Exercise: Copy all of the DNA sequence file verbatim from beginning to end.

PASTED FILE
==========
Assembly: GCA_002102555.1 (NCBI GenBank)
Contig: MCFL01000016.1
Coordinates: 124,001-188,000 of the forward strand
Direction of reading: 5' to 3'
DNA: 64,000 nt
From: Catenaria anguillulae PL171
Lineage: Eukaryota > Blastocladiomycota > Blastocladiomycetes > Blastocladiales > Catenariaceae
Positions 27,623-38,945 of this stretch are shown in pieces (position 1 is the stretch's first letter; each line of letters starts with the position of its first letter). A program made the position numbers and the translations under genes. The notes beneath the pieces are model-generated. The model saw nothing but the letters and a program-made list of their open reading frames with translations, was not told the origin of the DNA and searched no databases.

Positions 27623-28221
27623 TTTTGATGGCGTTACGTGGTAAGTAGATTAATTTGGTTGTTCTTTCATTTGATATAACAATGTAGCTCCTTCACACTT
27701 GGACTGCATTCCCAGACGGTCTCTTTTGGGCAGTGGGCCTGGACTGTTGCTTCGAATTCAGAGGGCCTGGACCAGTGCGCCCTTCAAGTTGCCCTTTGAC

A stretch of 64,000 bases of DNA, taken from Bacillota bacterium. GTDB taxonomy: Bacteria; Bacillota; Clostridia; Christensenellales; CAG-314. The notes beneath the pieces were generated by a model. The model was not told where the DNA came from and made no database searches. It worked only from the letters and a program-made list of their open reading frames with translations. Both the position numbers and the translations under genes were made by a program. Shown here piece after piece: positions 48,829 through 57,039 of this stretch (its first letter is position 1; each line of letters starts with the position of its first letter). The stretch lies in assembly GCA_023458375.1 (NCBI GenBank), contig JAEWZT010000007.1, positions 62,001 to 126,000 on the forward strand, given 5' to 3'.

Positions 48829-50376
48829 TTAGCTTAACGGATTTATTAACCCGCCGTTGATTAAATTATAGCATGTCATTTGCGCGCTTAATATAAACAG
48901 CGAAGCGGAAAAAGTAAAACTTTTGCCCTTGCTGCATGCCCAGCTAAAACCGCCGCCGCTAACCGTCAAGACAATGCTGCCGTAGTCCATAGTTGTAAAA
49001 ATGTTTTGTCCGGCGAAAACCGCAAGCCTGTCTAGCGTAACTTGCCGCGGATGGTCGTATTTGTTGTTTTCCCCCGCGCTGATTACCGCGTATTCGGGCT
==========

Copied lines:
Assembly: GCA_002102555.1 (NCBI GenBank)
Contig: MCFL01000016.1
Coordinates: 124,001-188,000 of the forward strand
Direction of reading: 5' to 3'
DNA: 64,000 nt
From: Catenaria anguillulae PL171
Lineage: Eukaryota > Blastocladiomycota > Blastocladiomycetes > Blastocladiales > Catenariaceae
Positions 27,623-38,945 of this stretch are shown in pieces (position 1 is the stretch's first letter; each line of letters starts with the position of its first letter). A program made the position numbers and the translations under genes. The notes beneath the pieces are model-generated. The model saw nothing but the letters and a program-made list of their open reading frames with translations, was not told the origin of the DNA and searched no databases.

Positions 27623-28221
27623 TTTTGATGGCGTTACGTGGTAAGTAGATTAATTTGGTTGTTCTTTCATTTGATATAACAATGTAGCTCCTTCACACTT
27701 GGACTGCATTCCCAGACGGTCTCTTTTGGGCAGTGGGCCTGGACTGTTGCTTCGAATTCAGAGGGCCTGGACCAGTGCGCCCTTCAAGTTGCCCTTTGAC

A stretch of 64,000 bases of DNA, taken from Bacillota bacterium. GTDB taxonomy: Bacteria; Bacillota; Clostridia; Christensenellales; CAG-314. The notes beneath the pieces were generated by a model. The model was not told where the DNA came from and made no database searches. It worked only from the letters and a program-made list of their open reading frames with translations. Both the position numbers and the translations under genes were made by a program. Shown here piece after piece: positions 48,829 through 57,039 of this stretch (its first letter is position 1; each line of letters starts with the position of its first letter). The stretch lies in assembly GCA_023458375.1 (NCBI GenBank), contig JAEWZT010000007.1, positions 62,001 to 126,000 on the forward strand, given 5' to 3'.

Positions 48829-50376
48829 TTAGCTTAACGGATTTATTAACCCGCCGTTGATTAAATTATAGCATGTCATTTGCGCGCTTAATATAAACAG
48901 CGAAGCGGAAAAAGTAAAACTTTTGCCCTTGCTGCATGCCCAGCTAAAACCGCCGCCGCTAACCGTCAAGACAATGCTGCCGTAGTCCATAGTTGTAAAA
49001 ATGTTTTGTCCGGCGAAAACCGCAAGCCTGTCTAGCGTAACTTGCCGCGGATGGTCGTATTTGTTGTTTTCCCCCGCGCTGATTACCGCGTATTCGGGCT